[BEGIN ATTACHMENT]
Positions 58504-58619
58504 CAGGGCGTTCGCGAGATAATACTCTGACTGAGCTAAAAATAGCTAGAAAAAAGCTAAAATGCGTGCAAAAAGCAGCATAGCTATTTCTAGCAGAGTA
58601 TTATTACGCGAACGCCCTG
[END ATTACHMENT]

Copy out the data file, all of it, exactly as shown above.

Positions 58504-58619
58504 CAGGGCGTTCGCGAGATAATACTCTGACTGAGCTAAAAATAGCTAGAAAAAAGCTAAAATGCGTGCAAAAAGCAGCATAGCTATTTCTAGCAGAGTA
58601 TTATTACGCGAACGCCCTG